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Tampa Bay Estuary Program

ENJOY TAMPA BAY RESPONSIBLY

Boating in Tampa Bay

Enjoy Boating in Tampa Bay

Pleasure boats share bay waters with modern ships that haul cargo from all over the world. Awareness of the constraints under which these vessels operate is the best protection against dangerous encounters. From the cockpit of an open boat, Tampa Bay looks almost endless, but looks can be deceiving. While quite large in terms of the square miles it covers, the bay is also very shallow, which restricts navigation for larger vessels. The average ship that calls on Tampa Bay is longer than two football fields. A ship this size crosses vast oceans with ease, but its ability to maneuver and stop is severely reduced upon entering the narrow confines of harbors such as Tampa Bay. Tampa Bay is home to several ports; one of these, the Port of Tampa, consistently ranks among the nation's 10 largest in terms of trade activity. On an average day, more than 14 million gallons of petroleum products and many other hazardous materials pass in and out of Tampa Bay on ships as large as 48,000 tons. Some of the vessels carrying these products clear the bottom by as little as four feet and may be restricted to channels as narrow as 200 feet. Most require a mile or more to come to a complete stop. The pilots that guide these vessels in Tampa Bay need your cooperation:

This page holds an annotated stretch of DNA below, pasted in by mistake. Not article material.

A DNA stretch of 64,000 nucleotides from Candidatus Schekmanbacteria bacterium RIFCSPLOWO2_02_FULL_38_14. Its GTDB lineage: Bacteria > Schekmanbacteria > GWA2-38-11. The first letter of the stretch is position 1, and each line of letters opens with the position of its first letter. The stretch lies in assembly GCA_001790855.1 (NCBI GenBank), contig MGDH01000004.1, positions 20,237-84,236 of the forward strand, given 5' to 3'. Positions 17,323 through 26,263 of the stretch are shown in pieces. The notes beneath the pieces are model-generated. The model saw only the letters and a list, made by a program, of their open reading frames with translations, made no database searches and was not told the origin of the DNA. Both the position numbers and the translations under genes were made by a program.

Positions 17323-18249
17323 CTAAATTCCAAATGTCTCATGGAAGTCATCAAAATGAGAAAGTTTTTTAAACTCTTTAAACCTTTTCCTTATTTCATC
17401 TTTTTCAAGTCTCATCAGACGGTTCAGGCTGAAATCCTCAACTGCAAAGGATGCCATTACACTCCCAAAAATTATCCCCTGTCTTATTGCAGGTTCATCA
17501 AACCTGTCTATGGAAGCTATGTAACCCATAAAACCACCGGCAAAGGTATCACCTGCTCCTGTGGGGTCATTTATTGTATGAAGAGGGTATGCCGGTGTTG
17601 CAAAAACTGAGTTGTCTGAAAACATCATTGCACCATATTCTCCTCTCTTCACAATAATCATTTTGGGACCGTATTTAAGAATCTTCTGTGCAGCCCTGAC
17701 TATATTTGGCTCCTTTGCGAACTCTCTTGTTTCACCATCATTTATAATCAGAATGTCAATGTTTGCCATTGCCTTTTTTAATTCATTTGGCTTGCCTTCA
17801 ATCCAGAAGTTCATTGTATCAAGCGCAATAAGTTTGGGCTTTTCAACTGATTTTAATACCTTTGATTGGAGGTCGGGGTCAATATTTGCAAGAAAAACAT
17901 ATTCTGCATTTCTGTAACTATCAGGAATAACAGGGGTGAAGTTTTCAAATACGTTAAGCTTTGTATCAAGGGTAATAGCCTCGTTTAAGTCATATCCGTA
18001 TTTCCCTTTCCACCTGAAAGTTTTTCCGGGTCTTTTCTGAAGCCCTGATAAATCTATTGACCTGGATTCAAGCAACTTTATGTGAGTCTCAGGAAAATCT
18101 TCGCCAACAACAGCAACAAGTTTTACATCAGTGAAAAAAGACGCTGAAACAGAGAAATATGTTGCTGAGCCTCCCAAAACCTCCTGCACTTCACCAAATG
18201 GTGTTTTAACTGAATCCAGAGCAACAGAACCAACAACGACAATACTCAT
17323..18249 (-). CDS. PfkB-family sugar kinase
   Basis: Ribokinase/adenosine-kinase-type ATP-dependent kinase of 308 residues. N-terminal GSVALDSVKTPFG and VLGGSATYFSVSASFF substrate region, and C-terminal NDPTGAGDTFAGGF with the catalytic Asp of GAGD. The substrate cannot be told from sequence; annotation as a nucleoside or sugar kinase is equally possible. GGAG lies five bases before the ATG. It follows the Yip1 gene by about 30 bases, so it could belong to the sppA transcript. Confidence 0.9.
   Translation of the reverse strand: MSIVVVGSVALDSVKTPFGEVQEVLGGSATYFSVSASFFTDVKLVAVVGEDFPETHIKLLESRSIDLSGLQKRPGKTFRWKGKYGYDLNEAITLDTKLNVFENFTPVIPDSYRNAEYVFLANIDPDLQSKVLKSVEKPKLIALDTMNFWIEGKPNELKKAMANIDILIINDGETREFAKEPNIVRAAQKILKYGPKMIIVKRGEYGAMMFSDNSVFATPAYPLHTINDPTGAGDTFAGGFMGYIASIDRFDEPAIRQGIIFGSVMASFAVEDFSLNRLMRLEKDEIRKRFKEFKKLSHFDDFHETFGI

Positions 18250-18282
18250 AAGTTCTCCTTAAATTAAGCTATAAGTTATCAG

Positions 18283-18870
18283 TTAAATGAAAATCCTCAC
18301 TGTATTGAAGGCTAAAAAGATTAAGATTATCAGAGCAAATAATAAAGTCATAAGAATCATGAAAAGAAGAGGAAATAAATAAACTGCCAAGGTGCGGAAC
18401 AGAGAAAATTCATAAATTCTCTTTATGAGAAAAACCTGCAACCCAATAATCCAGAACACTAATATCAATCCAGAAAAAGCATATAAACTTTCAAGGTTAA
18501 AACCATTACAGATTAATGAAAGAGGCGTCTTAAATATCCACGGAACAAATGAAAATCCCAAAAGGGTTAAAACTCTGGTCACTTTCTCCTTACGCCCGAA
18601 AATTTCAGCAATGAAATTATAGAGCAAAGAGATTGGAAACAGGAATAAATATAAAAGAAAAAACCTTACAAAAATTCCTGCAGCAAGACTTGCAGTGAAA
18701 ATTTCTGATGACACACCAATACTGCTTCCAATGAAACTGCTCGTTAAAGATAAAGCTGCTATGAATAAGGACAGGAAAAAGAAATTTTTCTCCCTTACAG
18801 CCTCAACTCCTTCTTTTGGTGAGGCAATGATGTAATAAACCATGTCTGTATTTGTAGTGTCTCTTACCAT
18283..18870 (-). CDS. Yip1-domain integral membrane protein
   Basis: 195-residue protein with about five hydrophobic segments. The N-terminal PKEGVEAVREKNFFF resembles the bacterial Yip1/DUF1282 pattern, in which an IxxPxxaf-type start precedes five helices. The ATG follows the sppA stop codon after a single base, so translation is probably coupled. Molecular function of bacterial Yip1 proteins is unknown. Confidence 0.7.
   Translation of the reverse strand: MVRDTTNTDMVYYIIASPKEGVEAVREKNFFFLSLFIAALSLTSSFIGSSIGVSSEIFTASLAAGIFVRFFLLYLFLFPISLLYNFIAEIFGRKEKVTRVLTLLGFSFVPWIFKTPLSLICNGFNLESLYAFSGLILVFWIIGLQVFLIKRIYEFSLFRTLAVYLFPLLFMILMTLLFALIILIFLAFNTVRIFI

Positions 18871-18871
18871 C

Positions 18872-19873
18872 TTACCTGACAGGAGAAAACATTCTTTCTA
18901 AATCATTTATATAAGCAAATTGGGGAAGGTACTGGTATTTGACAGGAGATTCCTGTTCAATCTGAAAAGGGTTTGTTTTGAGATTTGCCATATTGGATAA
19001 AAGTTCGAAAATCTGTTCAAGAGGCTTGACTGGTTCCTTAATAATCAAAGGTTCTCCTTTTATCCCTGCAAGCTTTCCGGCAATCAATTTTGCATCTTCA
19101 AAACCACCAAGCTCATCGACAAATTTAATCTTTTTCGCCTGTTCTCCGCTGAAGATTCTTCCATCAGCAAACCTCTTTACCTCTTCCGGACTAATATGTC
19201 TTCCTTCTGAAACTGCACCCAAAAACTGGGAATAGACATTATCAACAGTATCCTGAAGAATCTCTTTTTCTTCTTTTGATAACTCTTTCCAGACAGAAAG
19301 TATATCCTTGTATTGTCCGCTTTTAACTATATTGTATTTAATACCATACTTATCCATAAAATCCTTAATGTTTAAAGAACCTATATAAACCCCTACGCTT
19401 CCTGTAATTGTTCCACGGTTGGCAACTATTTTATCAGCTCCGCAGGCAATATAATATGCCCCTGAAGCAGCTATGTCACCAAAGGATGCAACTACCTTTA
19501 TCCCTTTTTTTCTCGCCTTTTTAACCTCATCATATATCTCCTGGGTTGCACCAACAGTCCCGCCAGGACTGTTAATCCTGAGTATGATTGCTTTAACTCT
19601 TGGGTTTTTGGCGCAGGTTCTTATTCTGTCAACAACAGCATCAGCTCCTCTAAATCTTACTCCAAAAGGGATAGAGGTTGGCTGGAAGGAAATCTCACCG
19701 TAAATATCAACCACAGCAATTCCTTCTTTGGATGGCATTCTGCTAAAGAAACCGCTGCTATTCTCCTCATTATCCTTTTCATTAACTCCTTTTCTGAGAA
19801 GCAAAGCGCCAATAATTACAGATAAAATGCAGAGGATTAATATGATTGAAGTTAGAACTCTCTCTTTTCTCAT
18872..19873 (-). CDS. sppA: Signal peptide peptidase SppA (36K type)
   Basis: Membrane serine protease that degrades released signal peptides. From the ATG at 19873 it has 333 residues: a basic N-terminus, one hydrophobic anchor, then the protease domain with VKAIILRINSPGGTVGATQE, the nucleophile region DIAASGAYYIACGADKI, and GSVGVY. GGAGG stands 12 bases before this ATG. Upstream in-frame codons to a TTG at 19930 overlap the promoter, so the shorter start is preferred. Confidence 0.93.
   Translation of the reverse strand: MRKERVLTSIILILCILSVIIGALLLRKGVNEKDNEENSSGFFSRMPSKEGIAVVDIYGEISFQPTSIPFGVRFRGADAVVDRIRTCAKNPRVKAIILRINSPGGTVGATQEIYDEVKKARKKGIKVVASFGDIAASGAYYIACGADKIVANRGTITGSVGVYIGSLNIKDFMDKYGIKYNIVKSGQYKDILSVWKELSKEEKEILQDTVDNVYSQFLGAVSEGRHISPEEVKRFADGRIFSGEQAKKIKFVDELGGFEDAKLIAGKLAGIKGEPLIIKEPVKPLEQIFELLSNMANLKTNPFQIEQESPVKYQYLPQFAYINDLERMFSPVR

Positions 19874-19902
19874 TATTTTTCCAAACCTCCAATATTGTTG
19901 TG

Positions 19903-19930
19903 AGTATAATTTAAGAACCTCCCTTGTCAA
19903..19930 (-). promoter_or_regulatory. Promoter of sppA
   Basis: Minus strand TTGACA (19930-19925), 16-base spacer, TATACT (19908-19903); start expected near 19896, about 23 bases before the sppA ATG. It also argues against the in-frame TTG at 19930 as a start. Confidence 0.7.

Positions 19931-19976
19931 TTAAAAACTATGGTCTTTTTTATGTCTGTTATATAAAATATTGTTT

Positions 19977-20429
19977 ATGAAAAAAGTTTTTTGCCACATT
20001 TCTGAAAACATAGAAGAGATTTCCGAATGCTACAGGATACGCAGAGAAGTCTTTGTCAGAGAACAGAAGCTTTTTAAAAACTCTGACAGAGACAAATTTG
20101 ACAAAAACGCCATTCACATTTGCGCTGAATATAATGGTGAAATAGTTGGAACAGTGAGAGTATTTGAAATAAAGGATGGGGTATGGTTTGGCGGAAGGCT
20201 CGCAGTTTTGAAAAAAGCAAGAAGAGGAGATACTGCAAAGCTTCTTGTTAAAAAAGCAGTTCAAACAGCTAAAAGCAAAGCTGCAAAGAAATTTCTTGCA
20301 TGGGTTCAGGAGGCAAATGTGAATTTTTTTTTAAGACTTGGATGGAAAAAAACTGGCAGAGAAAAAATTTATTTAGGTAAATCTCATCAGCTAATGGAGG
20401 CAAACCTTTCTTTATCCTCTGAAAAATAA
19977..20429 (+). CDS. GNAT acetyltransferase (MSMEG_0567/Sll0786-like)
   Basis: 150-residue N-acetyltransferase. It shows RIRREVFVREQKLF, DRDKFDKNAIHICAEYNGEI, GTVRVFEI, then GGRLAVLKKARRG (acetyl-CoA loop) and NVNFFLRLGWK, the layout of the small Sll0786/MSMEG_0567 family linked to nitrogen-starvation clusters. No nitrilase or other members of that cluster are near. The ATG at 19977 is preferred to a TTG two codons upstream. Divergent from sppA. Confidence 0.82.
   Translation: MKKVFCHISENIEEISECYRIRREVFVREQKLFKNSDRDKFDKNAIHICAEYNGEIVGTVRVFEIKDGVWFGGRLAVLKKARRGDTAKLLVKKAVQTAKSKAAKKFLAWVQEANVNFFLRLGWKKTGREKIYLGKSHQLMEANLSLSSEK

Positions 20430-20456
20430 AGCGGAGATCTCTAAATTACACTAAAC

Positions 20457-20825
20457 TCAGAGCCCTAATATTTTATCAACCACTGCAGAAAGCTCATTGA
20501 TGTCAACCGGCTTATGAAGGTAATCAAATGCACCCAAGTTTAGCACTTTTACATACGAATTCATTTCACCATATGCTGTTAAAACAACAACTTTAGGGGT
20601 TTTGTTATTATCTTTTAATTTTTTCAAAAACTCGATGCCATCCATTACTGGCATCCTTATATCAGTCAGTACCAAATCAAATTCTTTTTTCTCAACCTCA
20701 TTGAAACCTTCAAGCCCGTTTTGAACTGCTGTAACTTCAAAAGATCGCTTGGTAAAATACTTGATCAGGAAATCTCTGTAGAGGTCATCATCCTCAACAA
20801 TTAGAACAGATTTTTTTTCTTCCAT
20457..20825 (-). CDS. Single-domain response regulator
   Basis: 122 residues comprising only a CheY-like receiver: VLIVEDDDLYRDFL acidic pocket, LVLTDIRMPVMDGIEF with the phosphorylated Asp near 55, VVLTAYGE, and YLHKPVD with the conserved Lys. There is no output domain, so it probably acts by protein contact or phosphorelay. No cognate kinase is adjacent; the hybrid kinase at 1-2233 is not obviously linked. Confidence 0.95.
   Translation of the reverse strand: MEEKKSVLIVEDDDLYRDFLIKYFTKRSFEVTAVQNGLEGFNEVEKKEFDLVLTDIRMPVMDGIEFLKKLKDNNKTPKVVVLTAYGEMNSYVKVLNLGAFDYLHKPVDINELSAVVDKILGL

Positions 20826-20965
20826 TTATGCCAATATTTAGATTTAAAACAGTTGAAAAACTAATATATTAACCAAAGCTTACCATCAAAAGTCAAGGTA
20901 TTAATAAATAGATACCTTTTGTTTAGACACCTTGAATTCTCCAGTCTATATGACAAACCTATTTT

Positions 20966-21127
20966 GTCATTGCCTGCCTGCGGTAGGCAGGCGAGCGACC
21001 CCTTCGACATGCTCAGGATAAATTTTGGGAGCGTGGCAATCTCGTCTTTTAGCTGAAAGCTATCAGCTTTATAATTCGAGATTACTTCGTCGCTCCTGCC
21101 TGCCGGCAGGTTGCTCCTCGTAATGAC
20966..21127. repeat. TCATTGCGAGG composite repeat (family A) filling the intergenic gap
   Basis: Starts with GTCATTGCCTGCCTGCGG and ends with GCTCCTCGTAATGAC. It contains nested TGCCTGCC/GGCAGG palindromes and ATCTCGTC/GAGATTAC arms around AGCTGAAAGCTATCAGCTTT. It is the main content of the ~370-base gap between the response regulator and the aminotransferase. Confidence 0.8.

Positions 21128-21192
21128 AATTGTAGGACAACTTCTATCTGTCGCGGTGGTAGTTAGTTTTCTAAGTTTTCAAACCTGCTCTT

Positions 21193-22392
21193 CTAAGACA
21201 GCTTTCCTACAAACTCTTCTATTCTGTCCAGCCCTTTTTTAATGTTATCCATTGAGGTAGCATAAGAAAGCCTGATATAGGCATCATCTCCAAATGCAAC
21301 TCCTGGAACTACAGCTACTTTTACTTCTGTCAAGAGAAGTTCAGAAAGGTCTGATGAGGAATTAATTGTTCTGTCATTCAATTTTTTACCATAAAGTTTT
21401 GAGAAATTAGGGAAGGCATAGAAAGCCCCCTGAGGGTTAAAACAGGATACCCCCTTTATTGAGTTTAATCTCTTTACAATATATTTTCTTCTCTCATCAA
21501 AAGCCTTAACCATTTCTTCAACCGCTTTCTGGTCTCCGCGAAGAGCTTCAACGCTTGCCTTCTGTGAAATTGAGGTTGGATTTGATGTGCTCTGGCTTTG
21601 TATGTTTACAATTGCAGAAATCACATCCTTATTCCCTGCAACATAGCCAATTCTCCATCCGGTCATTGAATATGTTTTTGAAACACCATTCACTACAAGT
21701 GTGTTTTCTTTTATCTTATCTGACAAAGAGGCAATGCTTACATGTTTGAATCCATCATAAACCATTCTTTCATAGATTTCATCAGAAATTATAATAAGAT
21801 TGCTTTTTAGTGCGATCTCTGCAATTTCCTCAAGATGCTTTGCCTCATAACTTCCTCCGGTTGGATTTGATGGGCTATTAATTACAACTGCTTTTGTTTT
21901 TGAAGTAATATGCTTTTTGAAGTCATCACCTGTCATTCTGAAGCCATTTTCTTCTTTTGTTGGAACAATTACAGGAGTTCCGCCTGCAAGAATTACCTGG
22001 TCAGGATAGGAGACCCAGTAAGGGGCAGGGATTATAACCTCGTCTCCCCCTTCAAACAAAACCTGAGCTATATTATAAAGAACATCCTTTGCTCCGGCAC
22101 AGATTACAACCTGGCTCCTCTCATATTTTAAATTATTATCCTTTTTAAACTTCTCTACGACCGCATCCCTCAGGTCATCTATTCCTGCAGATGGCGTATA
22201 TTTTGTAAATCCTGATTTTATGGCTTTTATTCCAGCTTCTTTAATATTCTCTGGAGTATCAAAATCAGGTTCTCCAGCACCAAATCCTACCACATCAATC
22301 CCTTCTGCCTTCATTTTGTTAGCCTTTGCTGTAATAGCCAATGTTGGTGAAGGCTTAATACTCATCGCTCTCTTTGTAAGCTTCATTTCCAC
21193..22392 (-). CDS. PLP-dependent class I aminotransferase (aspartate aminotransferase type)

• Stay clear of the main ship channel when large ships are approaching. Views from large ships may be obstructed up to three-fourths of a mile away.
  • Use VHF Channel 13 for bridge-to-bridge communication with commercial ships in case of emergency. Keep transmissions short and simple, and never tie up the frequency.
  • Exercise caution when boating around ships or tugs involved in docking. Their prop-wash can easily capsize small vessels or send them into the path of oncoming traffic.
  • Be sure that your boat is visible at night and in poor weather conditions.
  • Main ship channels appear in blue on the chart of Tampa Bay.

YOU CAN HELP! To keep boating safe and enjoyable:

  • Learn and observe the rules of the waterway
  • Wear your life jacket
  • Stay sober
  • Know how to swim
  • Know the limits of your boat and your boating abilities
  • Keep your boat in good repair
  • Tell others where you are going
  • Be aware of changing weather conditions
  • Respect the rights of others
  • Check all your equipment before each trip

DID YOU KNOW?: The Coast Guard Auxiliary offers a free boat inspection to advise boaters of state and federal safety requirements. Violations found during these courtesy exams will not be reported to authorities.

 
 
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